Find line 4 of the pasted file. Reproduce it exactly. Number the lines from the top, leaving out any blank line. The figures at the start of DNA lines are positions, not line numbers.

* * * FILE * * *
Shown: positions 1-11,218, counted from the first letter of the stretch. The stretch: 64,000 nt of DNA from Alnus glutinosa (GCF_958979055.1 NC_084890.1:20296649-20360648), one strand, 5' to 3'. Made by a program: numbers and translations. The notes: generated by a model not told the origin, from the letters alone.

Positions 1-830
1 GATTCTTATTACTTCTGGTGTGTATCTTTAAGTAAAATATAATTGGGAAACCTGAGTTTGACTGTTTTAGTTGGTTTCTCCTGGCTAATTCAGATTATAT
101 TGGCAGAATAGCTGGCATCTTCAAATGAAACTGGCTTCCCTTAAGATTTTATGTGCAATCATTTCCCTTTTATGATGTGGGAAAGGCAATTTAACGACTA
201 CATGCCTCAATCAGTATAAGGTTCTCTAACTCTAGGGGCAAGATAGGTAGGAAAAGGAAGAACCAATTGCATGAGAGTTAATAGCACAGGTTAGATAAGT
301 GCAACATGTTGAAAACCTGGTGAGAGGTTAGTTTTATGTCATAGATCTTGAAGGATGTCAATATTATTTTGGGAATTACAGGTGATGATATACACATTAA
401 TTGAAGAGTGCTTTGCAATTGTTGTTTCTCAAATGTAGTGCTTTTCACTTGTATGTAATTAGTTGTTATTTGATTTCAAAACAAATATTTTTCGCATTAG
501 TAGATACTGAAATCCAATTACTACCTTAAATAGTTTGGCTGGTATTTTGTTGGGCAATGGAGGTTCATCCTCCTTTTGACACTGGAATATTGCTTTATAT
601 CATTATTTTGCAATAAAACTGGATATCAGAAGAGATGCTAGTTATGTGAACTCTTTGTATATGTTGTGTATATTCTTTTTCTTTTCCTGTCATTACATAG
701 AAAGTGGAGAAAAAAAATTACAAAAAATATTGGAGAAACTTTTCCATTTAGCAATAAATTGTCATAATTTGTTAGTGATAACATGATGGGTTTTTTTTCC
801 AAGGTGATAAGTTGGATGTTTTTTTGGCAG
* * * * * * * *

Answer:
101 TGGCAGAATAGCTGGCATCTTCAAATGAAACTGGCTTCCCTTAAGATTTTATGTGCAATCATTTCCCTTTTATGATGTGGGAAAGGCAATTTAACGACTA